Keywords: Anaerobic digestion; biogas; biosolids; biomethane; composting; food waste disposer; incineration; kerbside collection; landfill; phosphorus; sewage sludge; thermal hydrolysis.
Food waste (FW) is a problem and an opportunity. This paper will review the alternative routes for its management. In the UK, the majority of FW is still landfilled. Traditionally, FW has been fed to pigs but part of the reaction to the 2001 outbreak of foot and mouth disease in the UK was to ban this ‘swill feeding’ and introduce stringent requirements for treating FW; later, that was the basis of EU regulation. There is also an EU obligation to reduce landfilling of biodegradable municipal waste (domestic FW) to reduce the global warming potential (GWP — expressed as CO2 equivalent) of greenhouse gas emissions, but not commercial biodegradable waste. Landfilling FW has a GWP of +832 kg CO2e /t FW. Taking FW out of the waste stream makes separation of dry recyclables easier. Home composting is ideal in many ways, though it is difficult to determine its GWP because there is a wide range of skill in managing the process. However, many householders are unable or not inclined to undertake home composting. Kerbside collection involves storing FW, which has a number of disadvantages. Food waste is not ideal for centralised composting because of its high moisture content and rapid rate of biodegradability, the route has a GWP of -14 kg CO2e /t FW. Composting conserves the phosphate but the readily available nitrogen is lost as ammonia or nitrous oxide. In contrast, centralised anaerobic digestion (AD) has a GWP of -162 or -215 kg CO2e /t FW depending whether sanitisation is by pasteurisation or thermal hydrolysis (TH). Digestion conserves all of the nutrients in the digestate. Retrofitting TH to increase the capacity of existing AD is a good commercial opportunity for wastewater operators, as well as environmentally virtuous. However regulations might be a disincentive to this practicable and sensible development. Local authorities and others are becoming aware that domestic waste disposal units can divert FW at source and that they are convenient, and welcomed by householders. Field studies have demonstrated they do not adversely affect sewerage or wastewater treatment infrastructure. Where the sludge is treated by AD and the biogas used for electricity, the GWP of this route is -199 kg CO2e /t FW. Phosphate is too precious to squander. Using digestate or compost as nutrient-rich soil improver completes nutrient cycles and replenishes soil organic matter.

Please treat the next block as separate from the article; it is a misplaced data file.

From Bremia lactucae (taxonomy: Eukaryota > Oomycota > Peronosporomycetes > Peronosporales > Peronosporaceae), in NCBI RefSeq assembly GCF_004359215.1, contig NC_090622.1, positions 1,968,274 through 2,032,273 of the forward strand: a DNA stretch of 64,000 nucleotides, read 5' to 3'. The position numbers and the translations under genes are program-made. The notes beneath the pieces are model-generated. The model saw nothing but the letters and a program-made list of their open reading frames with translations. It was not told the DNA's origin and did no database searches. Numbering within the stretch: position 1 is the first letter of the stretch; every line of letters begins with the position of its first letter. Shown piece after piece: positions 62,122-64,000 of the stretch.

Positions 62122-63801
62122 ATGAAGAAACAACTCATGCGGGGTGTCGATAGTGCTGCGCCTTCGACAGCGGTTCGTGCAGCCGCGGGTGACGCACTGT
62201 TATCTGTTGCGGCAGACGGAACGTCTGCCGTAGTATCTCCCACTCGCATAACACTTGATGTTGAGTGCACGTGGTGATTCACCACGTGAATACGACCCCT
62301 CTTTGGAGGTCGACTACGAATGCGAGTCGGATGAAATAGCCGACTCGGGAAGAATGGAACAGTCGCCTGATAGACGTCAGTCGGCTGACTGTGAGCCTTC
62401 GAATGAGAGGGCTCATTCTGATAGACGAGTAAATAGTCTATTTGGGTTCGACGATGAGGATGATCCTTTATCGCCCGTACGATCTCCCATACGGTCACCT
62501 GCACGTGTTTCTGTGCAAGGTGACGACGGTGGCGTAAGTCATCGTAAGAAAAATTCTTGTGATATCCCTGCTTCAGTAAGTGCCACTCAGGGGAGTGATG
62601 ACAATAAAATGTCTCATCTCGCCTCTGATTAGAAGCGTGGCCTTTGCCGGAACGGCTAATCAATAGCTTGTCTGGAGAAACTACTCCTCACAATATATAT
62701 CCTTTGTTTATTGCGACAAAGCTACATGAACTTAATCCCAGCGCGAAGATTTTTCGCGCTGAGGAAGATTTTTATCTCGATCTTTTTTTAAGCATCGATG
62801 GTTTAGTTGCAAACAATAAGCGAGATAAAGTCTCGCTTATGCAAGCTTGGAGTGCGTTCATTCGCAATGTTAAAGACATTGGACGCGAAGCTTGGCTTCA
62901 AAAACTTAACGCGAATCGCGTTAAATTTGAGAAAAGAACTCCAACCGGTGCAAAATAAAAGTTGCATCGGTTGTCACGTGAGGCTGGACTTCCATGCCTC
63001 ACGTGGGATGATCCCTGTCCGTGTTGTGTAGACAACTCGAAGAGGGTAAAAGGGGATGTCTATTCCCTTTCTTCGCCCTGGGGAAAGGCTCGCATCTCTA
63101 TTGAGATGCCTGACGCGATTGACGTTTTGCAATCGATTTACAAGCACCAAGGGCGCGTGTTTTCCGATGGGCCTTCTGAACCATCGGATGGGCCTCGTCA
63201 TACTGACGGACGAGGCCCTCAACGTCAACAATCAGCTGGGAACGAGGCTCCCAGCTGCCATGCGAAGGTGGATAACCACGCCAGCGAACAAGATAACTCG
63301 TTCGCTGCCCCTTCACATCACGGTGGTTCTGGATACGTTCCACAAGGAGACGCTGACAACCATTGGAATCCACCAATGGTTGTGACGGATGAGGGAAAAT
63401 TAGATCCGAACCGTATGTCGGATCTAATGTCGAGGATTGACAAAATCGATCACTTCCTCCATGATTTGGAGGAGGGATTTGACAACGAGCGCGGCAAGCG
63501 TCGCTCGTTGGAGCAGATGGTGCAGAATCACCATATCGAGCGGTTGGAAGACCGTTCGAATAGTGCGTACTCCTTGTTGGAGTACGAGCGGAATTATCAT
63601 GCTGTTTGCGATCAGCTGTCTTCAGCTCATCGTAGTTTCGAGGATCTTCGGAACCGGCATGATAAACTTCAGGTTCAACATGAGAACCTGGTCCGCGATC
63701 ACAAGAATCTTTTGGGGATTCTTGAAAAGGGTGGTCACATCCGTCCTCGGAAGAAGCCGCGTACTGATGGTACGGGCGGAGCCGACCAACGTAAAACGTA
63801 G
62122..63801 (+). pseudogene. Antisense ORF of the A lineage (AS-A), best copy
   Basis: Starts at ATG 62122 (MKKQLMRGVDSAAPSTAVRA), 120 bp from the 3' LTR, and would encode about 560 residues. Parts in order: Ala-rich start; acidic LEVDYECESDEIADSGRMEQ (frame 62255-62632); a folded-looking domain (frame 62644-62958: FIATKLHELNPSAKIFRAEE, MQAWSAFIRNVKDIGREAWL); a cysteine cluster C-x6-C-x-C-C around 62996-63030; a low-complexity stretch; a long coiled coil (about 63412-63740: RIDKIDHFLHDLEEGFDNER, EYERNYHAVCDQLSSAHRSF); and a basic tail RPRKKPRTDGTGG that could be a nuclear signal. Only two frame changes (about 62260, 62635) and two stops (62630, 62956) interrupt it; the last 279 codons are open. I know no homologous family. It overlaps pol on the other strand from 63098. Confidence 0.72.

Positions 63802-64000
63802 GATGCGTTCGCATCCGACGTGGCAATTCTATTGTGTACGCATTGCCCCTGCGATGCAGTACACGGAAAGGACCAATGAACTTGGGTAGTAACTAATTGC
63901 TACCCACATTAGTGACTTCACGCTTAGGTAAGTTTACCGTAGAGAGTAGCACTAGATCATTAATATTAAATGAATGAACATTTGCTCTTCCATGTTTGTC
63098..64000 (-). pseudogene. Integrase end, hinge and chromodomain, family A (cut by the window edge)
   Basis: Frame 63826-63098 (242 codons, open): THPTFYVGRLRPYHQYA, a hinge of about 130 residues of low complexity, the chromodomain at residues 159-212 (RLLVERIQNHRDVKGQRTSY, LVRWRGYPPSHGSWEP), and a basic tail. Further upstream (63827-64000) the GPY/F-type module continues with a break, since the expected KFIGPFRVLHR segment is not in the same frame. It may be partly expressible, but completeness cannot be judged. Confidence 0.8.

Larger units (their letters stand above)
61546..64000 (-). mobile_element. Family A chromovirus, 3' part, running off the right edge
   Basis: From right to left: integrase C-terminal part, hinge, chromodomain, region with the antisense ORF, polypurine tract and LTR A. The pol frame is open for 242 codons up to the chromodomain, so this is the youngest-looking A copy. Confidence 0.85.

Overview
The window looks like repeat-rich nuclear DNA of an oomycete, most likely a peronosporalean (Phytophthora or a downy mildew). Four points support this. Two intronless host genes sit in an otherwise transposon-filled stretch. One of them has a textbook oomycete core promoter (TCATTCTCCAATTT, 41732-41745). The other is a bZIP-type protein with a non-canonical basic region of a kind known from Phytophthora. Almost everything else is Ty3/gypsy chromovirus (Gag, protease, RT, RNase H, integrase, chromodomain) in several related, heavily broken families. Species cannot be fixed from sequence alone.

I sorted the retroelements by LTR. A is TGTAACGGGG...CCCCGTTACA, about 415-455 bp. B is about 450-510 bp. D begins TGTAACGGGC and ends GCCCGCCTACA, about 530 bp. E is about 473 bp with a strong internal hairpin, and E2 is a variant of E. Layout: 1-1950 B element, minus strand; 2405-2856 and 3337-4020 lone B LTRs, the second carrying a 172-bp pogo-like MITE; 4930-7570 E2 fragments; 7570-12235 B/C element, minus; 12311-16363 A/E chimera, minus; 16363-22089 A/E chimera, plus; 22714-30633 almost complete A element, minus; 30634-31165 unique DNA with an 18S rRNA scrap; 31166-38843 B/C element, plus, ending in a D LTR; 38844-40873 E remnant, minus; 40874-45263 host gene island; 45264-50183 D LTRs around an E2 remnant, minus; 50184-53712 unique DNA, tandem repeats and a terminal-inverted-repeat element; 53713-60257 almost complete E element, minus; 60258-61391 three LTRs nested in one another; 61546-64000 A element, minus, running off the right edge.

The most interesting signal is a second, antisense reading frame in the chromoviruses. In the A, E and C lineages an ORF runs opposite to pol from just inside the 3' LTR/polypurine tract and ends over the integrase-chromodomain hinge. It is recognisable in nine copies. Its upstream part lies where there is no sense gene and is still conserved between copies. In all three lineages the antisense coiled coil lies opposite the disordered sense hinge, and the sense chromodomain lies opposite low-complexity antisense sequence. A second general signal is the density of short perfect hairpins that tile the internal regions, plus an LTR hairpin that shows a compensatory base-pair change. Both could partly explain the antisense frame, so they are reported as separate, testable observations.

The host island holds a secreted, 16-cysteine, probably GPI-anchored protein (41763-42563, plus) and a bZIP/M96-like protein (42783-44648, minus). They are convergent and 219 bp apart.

Tim Evans, Tim Evans Environment, Stonecroft, Park Lane, Ashtead, KT21 1EU, UK.
23 pages, 2 figures, 7 tables, 35 references.